THE rising cost of funerals in Scotland is forcing families into debt and into the arms of payday lenders, charities and experts in the sector have warned.
The number of people seeking help organising and paying for funerals has leapt in recent years on the back of sharp increases in the cost of burials, cremations and funeral director services.
The average cost of a funeral in Scotland is now around £3,500, according to the Scottish Grief and Bereavement Hub – up 80 per cent over the past ten years. Up to half of that is accounted for by burial or cremation costs, which are set by local authorities.
The financial difficulties for families dealing with bereavement are exacerbated by a lack of transparency among funeral directors, said John Birrell, convenor of the Scottish Grief and Bereavement Hub.
His claim came weeks after Sun Life Direct’s annual survey into the cost of dying warned that “funeral poverty” is at record levels after a 50 per cent rise in just three years. One in five families has experienced difficulties in funding funerals, according to the study, which predicted that by 2018 the average funeral will cost more than £4,300.
“We are getting reports from hospitals and hospices around Scotland that more people are looking for advice and help in paying for funerals,” said Birrell. “Anecdotally there is evidence of funeral directors refusing to take them on because the family can’t afford to pay.
“It’s distressing for families, and even if they can pay for it they are still spending time worrying about that as well as everything else they are going through.”
People often don’t realise how expensive funerals are until they have to arrange one, said Margaret Lynch, chief executive of Citizens Advice Scotland.
“In many cases this happens suddenly, and people then have to deal with the huge financial burden while they are grieving. It’s a very sad situation,” she said.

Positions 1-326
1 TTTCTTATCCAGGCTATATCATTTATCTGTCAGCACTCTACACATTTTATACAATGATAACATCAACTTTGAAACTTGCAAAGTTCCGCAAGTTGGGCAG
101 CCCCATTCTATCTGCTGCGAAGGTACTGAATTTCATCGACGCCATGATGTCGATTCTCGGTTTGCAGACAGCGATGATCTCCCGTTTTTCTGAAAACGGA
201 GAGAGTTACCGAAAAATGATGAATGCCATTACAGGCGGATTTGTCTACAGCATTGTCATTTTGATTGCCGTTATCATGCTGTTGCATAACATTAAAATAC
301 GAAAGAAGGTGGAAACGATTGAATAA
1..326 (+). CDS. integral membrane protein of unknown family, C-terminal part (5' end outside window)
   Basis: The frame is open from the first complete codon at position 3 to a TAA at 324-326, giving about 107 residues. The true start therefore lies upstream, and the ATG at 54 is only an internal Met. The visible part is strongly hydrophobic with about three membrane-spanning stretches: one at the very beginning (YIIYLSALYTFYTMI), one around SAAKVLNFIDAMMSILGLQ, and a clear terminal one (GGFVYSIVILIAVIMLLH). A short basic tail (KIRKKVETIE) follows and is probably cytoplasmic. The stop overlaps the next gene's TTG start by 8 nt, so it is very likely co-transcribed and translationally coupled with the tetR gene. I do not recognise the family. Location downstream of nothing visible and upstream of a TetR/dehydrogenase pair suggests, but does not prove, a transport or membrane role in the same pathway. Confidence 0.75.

“And it has been made worse in recent years with changes to the welfare system which have made it more difficult in some areas to get financial help with funeral payments.”
Cremation costs in Scotland vary widely, from £1,770 at the top end in Dundee to just £450 in Greenock. Burial costs are higher, at almost £2,000 in Edinburgh and Glasgow.
“The cost of burials and cremations has gone up rapidly and there’s a feeling that cash-strapped local authorities see burial grounds as a way of making money,” said Birrell. “Then there’s the cost of the funeral director services, hearse hire and the coffin, among others outlays.”
Working out exactly how those charges add up can be difficult, he added, expressing concern over the level of transparency on the part of funeral directors (which are not regulated).
There are alternatives to the traditional funeral, with more basic ceremonies becoming increasingly commonplace in the United States especially. Disposals without funerals now account for almost half of funerals in Canada, though in Scotland only a few funeral directors currently offer this.
However, the desire of families to give relatives the best farewell possible is becoming a significant factor contributing to poverty, according to Birrell.
“People need to think about this in two ways: they have to make provisions so they have funding to fall back on when they have to pay for funerals, and they need to make it clearer what their wishes are when they die.
“Families feel they owe it to relatives to have a big funeral, but often it’s not what the person wanted.”
Among the funding options are pre-paid funeral plans, into which individuals can pay regular instalments that will one day cover the cost of their funeral.
Logan Steele, general manager of Age Scotland Enterprises, said: “The rise in living costs and low interest on savings make planning ahead more important now than ever before.
“Taking out a funeral plan makes financial sense, as you’re effectively paying for your funeral at today’s prices.”